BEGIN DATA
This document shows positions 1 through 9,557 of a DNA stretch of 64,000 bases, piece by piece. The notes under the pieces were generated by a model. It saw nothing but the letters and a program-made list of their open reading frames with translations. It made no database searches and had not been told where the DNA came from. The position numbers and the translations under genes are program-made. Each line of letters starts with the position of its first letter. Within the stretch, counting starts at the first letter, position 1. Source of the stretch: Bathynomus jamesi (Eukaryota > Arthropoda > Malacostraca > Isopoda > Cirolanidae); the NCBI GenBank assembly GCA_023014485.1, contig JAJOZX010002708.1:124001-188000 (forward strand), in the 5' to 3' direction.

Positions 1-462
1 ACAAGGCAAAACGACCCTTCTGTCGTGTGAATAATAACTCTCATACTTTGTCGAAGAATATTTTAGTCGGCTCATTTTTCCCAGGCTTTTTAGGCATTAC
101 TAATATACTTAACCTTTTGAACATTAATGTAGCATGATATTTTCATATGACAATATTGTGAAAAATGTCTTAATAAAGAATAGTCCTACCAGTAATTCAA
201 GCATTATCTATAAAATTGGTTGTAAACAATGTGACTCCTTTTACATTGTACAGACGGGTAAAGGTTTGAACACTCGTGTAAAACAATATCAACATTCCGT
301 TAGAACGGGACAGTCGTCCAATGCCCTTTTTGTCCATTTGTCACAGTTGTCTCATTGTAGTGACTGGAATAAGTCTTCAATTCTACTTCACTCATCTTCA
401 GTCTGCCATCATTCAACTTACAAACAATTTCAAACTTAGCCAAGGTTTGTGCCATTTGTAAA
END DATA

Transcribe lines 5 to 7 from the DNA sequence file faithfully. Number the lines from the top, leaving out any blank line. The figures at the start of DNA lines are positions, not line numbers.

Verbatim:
201 GCATTATCTATAAAATTGGTTGTAAACAATGTGACTCCTTTTACATTGTACAGACGGGTAAAGGTTTGAACACTCGTGTAAAACAATATCAACATTCCGT
301 TAGAACGGGACAGTCGTCCAATGCCCTTTTTGTCCATTTGTCACAGTTGTCTCATTGTAGTGACTGGAATAAGTCTTCAATTCTACTTCACTCATCTTCA
401 GTCTGCCATCATTCAACTTACAAACAATTTCAAACTTAGCCAAGGTTTGTGCCATTTGTAAA